PERF News AAT deficiency emphysema, leading cause of death in United States, smoking and COPD, statistics on COPD one response
Sometimes numbers tell more than words. Here are statistics on COPD, found on the American Lung Association website:
- Over 12 million adults in the U.S. have been diagnosed with COPD; twice that number have problems with lung function but have yet to be diagnosed with COPD.
- Emphysema affects 4.7 million Americans, 92% of whom are 45 or older.
- For the past eleven years, more women than men have died from COPD.
- Emphysema now is diagnosed in more women than men.
- Twice as many women as men are diagnosed with chronic bronchitis.
- The biggest risk factor for COPD is smoking, accounting for about 80% of COPD deaths. Other risk factors are air pollution, second hand smoke, dusts and chemicals on the job, heredity, childhood respiratory infections, and socioeconomic status.
- A gene that causes a deficiency of alpha1-protease inhibitor, a lung protector produced by the liver, causes alpha1 antitrypsin deficiency-related (AAT) emphysema. About 100,000 Americans, mostly of northern European descent, have AAT deficiency emphysema. This gene is carried by approximately 20 million Americans, and 116 million people worldwide.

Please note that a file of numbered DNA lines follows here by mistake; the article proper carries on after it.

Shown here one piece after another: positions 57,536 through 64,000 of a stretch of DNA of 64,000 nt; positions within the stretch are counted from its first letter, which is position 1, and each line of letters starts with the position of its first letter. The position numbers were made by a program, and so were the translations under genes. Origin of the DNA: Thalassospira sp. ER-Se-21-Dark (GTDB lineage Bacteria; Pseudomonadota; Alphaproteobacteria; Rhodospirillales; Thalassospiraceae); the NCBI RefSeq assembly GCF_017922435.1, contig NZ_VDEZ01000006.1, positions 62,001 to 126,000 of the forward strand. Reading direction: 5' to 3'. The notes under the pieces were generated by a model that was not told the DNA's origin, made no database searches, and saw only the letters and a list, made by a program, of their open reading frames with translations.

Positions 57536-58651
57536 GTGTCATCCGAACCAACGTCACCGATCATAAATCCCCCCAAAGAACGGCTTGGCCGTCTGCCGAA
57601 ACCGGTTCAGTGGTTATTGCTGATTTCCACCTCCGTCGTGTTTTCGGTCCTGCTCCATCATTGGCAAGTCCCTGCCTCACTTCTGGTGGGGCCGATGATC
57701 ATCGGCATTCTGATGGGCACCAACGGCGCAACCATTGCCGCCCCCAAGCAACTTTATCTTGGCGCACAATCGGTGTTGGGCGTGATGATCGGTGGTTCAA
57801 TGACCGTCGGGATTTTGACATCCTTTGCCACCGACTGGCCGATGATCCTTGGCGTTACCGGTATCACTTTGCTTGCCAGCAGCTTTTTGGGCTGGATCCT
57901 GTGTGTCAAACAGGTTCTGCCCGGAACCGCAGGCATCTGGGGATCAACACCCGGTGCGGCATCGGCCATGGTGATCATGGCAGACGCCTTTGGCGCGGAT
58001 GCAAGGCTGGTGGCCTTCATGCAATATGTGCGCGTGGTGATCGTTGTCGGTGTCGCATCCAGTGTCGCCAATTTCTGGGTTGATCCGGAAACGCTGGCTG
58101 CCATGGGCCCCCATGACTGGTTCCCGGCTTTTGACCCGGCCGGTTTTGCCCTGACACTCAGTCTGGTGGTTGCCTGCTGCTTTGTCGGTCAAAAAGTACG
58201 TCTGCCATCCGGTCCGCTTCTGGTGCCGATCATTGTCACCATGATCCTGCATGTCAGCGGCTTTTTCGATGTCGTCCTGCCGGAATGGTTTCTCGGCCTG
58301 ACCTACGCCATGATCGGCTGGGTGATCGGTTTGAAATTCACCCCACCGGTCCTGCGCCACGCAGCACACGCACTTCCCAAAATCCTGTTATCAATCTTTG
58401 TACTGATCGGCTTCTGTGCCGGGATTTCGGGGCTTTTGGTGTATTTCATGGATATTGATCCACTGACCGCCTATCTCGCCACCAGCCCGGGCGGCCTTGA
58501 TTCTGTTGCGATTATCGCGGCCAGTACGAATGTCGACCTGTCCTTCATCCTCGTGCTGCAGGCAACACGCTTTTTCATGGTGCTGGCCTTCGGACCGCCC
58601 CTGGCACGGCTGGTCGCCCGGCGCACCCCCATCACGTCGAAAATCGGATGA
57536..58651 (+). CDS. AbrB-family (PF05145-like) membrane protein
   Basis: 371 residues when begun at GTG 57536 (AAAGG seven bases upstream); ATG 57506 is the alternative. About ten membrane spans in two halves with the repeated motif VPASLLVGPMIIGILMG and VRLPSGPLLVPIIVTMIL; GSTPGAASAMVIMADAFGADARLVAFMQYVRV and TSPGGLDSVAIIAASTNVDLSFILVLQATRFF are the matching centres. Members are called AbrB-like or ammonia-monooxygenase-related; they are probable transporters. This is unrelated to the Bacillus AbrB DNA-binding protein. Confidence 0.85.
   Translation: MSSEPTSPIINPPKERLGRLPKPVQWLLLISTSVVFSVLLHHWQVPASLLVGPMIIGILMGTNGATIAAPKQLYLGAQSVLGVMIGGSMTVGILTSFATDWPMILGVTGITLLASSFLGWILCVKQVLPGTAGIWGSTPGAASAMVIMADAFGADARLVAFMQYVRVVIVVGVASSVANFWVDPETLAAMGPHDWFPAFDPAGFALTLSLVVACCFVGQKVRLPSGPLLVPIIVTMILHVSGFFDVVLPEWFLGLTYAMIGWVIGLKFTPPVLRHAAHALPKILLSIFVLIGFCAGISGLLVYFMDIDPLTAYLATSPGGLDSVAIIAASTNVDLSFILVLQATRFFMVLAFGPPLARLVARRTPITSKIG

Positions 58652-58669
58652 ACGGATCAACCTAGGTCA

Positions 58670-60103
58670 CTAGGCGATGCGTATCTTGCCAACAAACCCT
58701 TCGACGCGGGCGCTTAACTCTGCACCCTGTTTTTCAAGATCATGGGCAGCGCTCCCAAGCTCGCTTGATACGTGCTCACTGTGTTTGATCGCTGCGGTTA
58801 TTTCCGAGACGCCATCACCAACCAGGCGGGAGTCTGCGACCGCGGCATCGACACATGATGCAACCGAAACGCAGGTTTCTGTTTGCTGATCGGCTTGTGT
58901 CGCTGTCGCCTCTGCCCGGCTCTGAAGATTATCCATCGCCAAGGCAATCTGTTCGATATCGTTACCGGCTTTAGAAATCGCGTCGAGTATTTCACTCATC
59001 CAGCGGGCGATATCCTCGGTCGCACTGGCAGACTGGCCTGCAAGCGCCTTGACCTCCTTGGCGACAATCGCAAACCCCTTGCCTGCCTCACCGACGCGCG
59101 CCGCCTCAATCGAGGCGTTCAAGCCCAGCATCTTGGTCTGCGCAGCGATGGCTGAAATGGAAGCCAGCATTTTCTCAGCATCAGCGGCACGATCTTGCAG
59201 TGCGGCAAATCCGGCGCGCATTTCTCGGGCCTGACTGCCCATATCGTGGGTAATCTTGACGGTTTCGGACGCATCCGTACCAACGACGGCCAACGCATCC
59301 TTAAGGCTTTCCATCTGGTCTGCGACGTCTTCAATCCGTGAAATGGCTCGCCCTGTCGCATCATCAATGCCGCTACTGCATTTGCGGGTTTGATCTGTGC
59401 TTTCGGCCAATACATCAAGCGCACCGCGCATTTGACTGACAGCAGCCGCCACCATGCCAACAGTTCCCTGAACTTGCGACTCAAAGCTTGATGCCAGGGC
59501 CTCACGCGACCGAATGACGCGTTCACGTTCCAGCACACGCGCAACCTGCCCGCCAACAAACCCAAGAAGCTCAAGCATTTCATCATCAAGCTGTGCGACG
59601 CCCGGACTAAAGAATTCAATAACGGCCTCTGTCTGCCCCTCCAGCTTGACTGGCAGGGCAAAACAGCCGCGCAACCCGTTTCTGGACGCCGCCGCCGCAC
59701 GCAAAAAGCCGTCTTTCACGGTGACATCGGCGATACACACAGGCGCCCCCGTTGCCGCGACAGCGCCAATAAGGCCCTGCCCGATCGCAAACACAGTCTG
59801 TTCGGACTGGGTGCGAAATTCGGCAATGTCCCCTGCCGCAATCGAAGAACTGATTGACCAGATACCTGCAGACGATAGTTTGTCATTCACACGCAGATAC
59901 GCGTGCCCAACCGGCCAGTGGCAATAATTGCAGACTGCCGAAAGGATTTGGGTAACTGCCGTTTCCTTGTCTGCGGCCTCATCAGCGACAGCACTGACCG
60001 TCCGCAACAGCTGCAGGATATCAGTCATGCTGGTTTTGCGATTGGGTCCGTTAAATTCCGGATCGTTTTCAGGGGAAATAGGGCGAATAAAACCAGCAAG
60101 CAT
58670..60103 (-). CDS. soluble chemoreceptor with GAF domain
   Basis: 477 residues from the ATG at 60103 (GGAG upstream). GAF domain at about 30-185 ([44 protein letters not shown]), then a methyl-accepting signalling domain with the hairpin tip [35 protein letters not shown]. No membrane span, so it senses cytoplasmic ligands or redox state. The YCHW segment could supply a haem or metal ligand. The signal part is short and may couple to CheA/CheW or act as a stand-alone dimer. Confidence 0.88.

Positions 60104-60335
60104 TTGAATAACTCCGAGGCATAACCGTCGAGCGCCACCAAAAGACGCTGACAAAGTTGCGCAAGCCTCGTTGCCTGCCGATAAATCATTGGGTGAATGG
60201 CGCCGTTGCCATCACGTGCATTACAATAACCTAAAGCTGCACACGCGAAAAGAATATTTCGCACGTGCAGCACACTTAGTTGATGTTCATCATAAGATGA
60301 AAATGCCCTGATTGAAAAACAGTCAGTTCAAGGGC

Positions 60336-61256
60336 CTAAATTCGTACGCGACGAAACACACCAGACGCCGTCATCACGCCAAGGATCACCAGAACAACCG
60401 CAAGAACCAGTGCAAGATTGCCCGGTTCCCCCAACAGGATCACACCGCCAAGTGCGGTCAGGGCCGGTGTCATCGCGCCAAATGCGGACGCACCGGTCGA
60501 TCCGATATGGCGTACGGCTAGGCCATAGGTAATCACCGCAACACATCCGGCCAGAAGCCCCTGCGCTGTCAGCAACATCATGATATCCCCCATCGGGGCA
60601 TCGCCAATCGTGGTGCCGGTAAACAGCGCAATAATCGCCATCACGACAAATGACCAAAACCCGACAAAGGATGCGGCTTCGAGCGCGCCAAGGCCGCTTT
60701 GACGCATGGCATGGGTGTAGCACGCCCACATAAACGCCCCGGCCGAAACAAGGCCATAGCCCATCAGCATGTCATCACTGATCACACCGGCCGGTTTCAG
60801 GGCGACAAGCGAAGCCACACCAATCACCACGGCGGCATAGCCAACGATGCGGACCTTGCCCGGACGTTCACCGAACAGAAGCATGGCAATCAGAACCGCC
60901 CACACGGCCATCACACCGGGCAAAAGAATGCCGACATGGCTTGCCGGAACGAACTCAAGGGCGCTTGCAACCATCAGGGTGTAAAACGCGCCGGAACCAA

- More than half of hospitalizations for COPD are for people age 65 and older.
- At least half of COPD patients experience limitations in ability to work, do household chores, engage in social and family activities, and sleep.
- COPD is the third leading cause of death in the United States.